L’Orchestre Métropolitain is playing four concerts with two programs this week, splitting their time between Montréal and Verdun, a marathon which is to culminate in recording sessions. With such a hefty schedule the orchestra might have chosen light repertoire, but valiantly did the opposite, programming symphonies by Mahler and Bruckner. In addition to these works, the orchestra made their offering to the Montréal Bach Festival by presenting a work by J.S. Bach before each of the symphonies.

This evening’s concert included J.S. Bach’s Cantata no. 51, for soprano, trumpet, strings and continuo, and Mahler’s Symphony no. 4.

Yannick Nézet-Séguin is always well received in the city which gestated his talent, and thus he has no qualms in taking time from his Music Directorship in Philadelphia and healthy guest conducting appearances around the globe to give concerts with his Orchestre Métropolitain. It is an orchestra which he has led for 12 years, and he undoubtedly has a unique relationship with these musicians, arguably a more established and habitual interaction than with his new orchestra in Philadelphia. Subsequently, the orchestra is willing to adapt to all of his interpretational ideas.

The orchestra for the Bach was reduced; soprano Suzie LeBlanc was at Nézet-Séguin’s side and trumpet soloist Stéphane Beaulac was in the back, behind the cellos. As Bach’s music bloomed, it became quickly apparent that Beaulac’s trumpet, although refined and elegant in tone and style, would barely cut through the timbre, and appeared less like a solo voice than simply another member of the counterpoint. Suzie LeBlanc had a similar problem. A warm, gentle voice warbled, almost casually, and at all times the audience was forced to strain their ears to simply hear her. Listening for diction became secondary to simply hearing the pitches, especially in the low range. Extended melismas abounded, as difficult in Bach’s time as today, and LeBlanc seemed to find the most peculiar moments to breathe, which often threatened to derail her phrasing. Meanwhile, L’Orchestre Métropolitain churned on, thickly woven contrapuntal strains pouring forth, led by a very active Nézet-Séguin. The third movement featured solo cello on the continuo line, which sounded rich and woody, closer to the timbre of a double bass than a cello, thanks to the constant support from the organ. In the last movement, LeBlanc picked up a score from the ground to read while singing – a rather unsettling gesture. Throughout, her vocal lines did not sound like the interjections of a member of the musical conversation, but more like those of a casual spectator.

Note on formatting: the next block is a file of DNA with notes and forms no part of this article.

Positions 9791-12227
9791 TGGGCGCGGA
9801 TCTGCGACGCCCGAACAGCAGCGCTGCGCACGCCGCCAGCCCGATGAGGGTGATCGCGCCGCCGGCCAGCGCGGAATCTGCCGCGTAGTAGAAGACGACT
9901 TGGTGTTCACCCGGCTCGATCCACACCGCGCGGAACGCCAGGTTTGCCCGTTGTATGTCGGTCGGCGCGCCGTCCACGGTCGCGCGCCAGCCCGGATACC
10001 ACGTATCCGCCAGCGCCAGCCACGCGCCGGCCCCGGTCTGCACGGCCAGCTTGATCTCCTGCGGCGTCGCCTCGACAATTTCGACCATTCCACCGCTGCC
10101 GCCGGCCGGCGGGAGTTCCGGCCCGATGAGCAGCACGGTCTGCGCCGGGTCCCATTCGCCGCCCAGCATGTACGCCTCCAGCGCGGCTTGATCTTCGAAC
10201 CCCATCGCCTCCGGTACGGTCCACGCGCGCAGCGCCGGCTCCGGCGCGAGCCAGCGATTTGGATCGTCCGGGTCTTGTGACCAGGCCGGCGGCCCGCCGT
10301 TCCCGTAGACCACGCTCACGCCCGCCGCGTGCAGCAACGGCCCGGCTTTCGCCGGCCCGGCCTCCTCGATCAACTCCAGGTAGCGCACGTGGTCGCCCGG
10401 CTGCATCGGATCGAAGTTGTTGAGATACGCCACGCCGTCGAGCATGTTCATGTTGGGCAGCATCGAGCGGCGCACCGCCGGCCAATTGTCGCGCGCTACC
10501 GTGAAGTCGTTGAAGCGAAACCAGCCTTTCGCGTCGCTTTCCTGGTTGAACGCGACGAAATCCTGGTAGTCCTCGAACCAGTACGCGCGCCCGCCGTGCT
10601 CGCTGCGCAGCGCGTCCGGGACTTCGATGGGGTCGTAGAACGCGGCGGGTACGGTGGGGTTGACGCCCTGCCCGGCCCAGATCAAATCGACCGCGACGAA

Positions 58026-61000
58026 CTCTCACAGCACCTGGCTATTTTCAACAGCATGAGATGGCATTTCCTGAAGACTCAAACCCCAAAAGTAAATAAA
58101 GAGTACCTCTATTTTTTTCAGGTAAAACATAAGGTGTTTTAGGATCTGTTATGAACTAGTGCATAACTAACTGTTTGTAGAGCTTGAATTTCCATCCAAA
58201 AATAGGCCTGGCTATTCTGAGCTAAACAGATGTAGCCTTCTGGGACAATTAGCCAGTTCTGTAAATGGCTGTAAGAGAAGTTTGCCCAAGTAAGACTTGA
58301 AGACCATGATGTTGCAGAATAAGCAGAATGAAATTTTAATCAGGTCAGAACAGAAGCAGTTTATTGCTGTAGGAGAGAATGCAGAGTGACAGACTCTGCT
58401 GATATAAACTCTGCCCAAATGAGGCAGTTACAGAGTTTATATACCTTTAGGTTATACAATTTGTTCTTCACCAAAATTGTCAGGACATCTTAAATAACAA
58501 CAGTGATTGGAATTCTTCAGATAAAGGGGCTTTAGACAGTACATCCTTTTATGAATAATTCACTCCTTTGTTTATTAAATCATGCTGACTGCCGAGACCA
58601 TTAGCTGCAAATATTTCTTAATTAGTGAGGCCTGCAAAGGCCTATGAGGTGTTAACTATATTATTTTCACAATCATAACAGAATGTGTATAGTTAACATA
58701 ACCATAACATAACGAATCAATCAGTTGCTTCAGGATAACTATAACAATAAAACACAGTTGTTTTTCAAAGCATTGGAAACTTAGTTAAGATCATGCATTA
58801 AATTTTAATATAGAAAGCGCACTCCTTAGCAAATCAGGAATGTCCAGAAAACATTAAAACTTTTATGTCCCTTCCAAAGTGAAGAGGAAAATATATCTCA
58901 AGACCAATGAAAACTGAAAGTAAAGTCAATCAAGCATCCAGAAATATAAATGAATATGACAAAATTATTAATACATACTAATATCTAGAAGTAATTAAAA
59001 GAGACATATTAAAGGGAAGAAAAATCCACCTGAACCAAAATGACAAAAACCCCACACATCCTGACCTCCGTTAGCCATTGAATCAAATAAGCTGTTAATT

After only nineteen minutes of Bach, the first half ended rather abruptly, though programming another work during such a marathon would have proven difficult logistically.

Mahler’s Symphony no. 4 was completed in the year 1900, though it is hard to call this a 20th-century work. The audience at the première felt similarly – expecting a work as outré as the symphony which preceded this one, they were offered a “short” and arguably more Classical work from Mahler, who thinned the orchestral texture, utilized percussion less brutally, and included a delightful song portraying heavenly life for the finale.

Nézet-Séguin led an unsteady beginning to the symphony, flutes and sleigh bells struggling to find unity. Quickly, however, the tempo was regained. When it comes to music like Mahler’s which is rich in tempo changes and mood shifts, an interpreter can quite easily become overindulgent in these indications. Nézet-Séguin’s tempi, especially the slow ones, quite often seemed as though they would grind to a halt in the first movement and others, completely eradicating any sense of large-scale form. These kind of extreme tempo fluctuations put great demands on the musicians technically, and it was impressive to hear these players usually manage to keep pace with such meanderings.

There was some fantastic playing from the brass – an exceptionally solid horn section provided stability and foundation, ornamented by some immensely expressive solos from Louis-Philippe Marsolais. Stéphane Beaulac’s principal trumpet playing was equally as impressive – bright in tone with impeccable intonation and style. The second movement featured concertmaster Yukari Cousineau, who played two different violins, one of which was tuned up a quarter-tone. One does not necessarily perceive an “out of tuneness” but simply a brighter, sharper tone. Her solos as well as associate concertmaster Marcelle Mallette’s were exemplary.

The third movement ambled about, drifting dangerously close to stagnancy. Lise Beauchamp’s oboe broke the spell, however, and blossomed delicately into the hall. Her sound is reminiscent of old European recordings, a timbre which is more reedy and organic than many of her North American contemporaries, and it suited the Mahler well.

Suzie LeBlanc returned for the finale of the Mahler, though Nézet-Séguin situated her at the back of the orchestra. Her voice had to mingle with the sound of the whole orchestra before reaching the audience. If we couldn’t hear her in the Bach, the problem was exacerbated in the Mahler – her voice could have used the head-start that would have come from standing at Nézet-Séguin’s side. The beautiful morendo at the end of the work was thoughtfully performed by the musicians, though tragically disturbed by a hearing aid gone haywire. The audience was pleased, though markedly less enthusiastic this time as compared to other Orchestre Métropolitain concerts.